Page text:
The Feminine Ferment, with Claudia Salazar Jiménez

Book Reviews, Fiction

The experience of all liberation movements has shown that the success of a revolution depends on how much the women take part in it.
–Vladimir Lenin

I’m writing this right after attending a May Day mobilization in Oakland, California, where black and brown people took to the streets to commemorate and continue the struggle of workers. To pay homage to the labor movement, and to continue the resistance of working class communities in the Bay Area and around the world.

And as I march, I look around me and see the beautiful faces of GABRIELA San Francisco — an organization of Filipino women for self-determination and liberation in the Bay — leading, chanting and marching with strength and vigor.

I think of all the revolutionary women I’ve learned about, from whom I’ve derived so much inspiration and strength to continue resisting: Gabriela Silang, Lorena Barros, Assata Shakur, Audre Lorde, Bai Bibyaon Ligkay, Angela Davis, Cherrie Moraga. I think about these women as I was reading Claudia Salazar Jiménez’s Blood of the Dawn (Amazon | Indiebound), a fiction novel about the women of The Communist Party of Peru, known as the Shining Path (Sendero Luminoso) in the 70’s.

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Blood of the Dawn (Amazon | Indiebound) is a novel about the lives of three women during the emergence of Peru’s Shining Path, a Maoist guerilla group which started out of universities and distinctive for its promulgation of the strong role and participation of women.

At the center of the novel are three women: Marcela/Marta, Modesta and Melanie, women from different classes of Peruvian society. Melanie is a young photographer, who wants to travel to the country’s small villages and record what’s happening. Modesta is a farmer who’s contented with her life, a witness to the civil war around her. Marcela on the other hand, a teacher, is someone who ends up becoming a member of the Shining Path.

I am no longer accepting the things I cannot change… I am changing the things I cannot accept. 

— Angela Y. Davis

I remember the first time I heard Angela Y. Davis speak in Berkeley, at the Empowering Women of Color Conference in 2011. There I was surrounded by women of color, listening to a black woman revolutionary speak about building movements, in spite of our vast differences.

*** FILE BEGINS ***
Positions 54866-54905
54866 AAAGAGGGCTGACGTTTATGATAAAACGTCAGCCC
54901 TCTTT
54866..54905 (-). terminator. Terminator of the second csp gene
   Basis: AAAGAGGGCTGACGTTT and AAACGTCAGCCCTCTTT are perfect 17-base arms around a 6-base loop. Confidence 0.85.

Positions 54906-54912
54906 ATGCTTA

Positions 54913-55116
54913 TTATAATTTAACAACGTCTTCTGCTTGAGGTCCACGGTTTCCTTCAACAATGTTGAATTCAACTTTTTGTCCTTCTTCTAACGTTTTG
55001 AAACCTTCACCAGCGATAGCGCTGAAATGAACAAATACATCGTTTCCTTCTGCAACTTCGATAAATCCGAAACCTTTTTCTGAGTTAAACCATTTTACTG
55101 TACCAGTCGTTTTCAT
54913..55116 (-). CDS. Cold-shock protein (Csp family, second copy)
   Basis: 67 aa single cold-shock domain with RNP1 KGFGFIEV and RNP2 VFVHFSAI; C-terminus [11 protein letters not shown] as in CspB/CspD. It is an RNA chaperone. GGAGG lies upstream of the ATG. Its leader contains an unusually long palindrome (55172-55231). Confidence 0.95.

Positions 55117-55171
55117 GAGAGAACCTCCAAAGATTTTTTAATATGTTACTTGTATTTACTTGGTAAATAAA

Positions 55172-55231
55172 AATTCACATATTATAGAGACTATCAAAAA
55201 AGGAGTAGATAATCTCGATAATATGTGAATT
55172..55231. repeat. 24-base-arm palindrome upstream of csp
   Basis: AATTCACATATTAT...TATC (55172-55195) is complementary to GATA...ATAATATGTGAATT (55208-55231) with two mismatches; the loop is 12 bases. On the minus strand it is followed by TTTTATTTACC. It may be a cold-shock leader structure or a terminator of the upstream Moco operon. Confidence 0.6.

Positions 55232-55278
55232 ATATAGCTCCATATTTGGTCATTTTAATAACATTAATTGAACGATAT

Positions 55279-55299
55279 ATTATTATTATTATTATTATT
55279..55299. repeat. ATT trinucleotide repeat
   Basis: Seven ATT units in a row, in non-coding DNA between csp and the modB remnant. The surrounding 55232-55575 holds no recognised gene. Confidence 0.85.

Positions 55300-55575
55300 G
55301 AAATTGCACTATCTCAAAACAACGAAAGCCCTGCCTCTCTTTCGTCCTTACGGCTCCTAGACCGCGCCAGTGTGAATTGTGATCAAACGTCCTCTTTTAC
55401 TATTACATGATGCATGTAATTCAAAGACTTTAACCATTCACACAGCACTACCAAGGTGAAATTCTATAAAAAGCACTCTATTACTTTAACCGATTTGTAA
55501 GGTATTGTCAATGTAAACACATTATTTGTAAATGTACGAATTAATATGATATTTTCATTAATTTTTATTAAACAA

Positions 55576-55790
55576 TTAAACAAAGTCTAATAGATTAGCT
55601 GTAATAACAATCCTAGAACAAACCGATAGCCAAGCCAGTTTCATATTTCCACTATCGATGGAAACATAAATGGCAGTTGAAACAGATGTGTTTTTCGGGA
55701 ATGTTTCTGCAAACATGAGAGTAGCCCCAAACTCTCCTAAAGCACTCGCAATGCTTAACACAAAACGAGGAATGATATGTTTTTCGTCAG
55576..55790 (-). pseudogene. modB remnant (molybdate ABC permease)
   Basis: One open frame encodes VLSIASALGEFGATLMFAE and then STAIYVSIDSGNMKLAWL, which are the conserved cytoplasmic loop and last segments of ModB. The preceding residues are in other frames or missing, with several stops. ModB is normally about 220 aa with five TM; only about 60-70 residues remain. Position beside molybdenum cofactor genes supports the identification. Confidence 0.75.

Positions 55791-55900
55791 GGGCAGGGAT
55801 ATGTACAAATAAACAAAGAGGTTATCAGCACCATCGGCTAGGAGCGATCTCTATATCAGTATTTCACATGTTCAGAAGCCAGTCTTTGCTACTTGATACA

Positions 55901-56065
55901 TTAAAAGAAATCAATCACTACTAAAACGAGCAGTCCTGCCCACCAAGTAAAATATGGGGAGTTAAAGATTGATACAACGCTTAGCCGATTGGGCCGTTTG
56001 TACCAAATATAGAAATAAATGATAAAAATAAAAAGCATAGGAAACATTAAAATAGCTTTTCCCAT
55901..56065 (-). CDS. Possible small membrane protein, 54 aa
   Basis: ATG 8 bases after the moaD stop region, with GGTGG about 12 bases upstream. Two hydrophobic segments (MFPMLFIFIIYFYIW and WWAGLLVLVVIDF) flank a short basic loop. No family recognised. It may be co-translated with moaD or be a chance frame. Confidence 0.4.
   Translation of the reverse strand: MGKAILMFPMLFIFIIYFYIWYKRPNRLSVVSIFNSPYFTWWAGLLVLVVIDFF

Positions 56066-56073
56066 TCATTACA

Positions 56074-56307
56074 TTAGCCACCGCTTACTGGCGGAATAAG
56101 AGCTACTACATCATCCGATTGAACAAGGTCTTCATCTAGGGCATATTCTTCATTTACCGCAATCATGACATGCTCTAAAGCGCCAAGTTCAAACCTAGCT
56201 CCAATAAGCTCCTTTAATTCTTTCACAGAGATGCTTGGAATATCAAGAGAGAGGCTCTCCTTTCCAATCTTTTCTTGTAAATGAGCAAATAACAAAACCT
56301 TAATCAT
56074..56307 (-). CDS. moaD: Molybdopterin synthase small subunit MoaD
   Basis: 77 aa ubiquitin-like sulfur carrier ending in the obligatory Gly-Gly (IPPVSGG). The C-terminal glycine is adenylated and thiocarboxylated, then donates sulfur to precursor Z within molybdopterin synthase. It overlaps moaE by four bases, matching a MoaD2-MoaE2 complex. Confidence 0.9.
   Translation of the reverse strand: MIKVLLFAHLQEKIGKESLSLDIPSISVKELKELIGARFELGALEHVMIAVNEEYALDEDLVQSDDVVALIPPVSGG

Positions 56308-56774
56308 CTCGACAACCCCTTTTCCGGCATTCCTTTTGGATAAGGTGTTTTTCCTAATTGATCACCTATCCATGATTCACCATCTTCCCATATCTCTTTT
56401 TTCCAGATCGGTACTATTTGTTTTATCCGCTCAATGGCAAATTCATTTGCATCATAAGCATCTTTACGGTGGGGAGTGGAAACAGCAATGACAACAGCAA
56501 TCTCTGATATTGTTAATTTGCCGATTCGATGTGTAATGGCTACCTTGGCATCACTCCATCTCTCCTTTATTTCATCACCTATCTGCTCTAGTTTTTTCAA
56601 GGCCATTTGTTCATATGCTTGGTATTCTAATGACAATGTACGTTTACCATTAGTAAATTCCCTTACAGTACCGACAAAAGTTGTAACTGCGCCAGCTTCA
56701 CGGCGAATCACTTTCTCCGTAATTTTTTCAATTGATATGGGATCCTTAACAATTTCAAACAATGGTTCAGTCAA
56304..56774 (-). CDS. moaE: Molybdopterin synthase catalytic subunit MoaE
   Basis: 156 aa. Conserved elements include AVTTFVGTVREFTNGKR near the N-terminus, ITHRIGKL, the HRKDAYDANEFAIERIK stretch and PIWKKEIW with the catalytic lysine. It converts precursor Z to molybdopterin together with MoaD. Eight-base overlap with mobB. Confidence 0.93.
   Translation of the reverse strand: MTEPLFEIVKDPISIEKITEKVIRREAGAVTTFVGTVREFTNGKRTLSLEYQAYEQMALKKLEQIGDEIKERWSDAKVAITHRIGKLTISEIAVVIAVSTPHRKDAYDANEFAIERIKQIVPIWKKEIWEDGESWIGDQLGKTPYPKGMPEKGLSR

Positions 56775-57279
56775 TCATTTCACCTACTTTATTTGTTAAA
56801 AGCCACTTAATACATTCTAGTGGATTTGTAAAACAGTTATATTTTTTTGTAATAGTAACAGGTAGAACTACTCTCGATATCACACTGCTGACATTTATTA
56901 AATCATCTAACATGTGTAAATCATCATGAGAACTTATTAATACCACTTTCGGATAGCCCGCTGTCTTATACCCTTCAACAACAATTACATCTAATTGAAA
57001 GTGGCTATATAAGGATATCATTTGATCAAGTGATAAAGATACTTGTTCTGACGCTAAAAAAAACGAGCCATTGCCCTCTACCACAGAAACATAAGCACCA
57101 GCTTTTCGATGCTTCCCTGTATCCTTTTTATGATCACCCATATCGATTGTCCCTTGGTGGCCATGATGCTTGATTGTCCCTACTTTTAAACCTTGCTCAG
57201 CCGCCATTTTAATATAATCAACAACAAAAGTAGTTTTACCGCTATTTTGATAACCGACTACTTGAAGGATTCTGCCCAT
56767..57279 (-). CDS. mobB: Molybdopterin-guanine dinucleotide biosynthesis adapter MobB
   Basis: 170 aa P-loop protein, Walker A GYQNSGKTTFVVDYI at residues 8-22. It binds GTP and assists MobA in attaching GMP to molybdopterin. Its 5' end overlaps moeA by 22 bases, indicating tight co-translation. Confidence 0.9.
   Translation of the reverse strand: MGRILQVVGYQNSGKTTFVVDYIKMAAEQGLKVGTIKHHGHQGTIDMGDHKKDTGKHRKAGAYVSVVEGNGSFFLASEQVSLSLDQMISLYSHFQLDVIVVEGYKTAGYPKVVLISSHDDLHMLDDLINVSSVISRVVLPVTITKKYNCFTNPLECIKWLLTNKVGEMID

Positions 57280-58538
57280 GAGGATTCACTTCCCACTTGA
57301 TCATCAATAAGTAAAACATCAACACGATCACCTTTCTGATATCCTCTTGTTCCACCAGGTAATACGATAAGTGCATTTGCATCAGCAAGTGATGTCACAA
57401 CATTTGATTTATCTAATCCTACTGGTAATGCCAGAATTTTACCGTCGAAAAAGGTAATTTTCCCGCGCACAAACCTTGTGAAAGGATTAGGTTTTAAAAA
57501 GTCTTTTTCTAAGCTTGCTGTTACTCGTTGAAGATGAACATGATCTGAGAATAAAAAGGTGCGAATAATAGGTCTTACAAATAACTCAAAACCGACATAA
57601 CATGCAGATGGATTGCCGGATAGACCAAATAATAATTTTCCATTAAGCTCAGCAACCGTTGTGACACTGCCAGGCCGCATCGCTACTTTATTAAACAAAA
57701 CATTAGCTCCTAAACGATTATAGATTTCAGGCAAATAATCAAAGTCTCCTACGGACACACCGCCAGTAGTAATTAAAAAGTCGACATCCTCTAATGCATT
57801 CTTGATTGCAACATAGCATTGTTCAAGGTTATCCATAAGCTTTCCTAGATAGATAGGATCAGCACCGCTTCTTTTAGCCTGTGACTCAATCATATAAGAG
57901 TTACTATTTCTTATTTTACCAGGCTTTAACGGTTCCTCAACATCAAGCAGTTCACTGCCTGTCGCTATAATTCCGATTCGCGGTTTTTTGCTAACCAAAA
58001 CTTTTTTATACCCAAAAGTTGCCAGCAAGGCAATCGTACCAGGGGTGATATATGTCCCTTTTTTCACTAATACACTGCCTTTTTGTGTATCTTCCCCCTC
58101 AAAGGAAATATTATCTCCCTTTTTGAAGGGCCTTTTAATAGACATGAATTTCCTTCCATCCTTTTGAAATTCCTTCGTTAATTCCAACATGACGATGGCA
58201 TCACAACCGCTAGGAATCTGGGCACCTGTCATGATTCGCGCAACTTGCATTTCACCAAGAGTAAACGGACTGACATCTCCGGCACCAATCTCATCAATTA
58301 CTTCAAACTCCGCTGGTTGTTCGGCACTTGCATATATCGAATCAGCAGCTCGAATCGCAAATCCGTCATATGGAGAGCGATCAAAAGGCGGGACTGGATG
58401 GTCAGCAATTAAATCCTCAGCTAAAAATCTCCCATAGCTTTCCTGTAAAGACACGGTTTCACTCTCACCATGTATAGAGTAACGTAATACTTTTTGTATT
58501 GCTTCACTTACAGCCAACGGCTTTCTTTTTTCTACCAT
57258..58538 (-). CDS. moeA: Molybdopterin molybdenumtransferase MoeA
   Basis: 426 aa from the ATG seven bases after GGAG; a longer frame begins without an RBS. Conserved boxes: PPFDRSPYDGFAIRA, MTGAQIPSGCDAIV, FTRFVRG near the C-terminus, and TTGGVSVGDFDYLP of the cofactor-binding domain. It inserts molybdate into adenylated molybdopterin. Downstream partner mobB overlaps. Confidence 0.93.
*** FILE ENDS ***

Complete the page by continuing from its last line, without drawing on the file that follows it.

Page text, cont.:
Today is Davis’s birthday and her continued resistance is as critical as ever. My inbox has been flooded with news of executive order after another on immigration, on refugees, on cutting funding for sanctuary cities, on the Mexican border wall. I thought of Davis:

Walls turned sideways are bridges. 

— Angela Davis: An Autobiography
(Worldcat | Amazon | Indiebound)

After a historic women’s march over the weekend, I was ecstatic by the mobilization of so many women, men, queer and trans folks, children, older folks. I was reminded of the transformative power of ordinary people coming together. But I was also made painfully aware of how many folks — specifically white people — don’t show up to mobilizations for immigrants, black people and other people of color.

How do we then build bridges with folks who have traditionally benefited from our oppression? For starters, there’s “Healing from Toxic Whiteness” which is a training program for white folks committed to racial justice. There are also tons of resources and literature available out there, including a post of resistance literature I compiled earlier this week. Best of all, there are many organizations and grassroots groups doing the actual work that folks can join.

As for us who have been resisting and in the struggle for so long, may we never lose sight of seeing the world we want to live in, may we continue to build alongside each other.

You have to act as if it were possible to radically transform the world. And you have to do it all the time.

— Angela Y. Davis

 Here’s a list of necessary reading by the revolutionary herself:

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Happy Birthday to a Revolutionary: Angela Y. Davis

Sunday Spotlight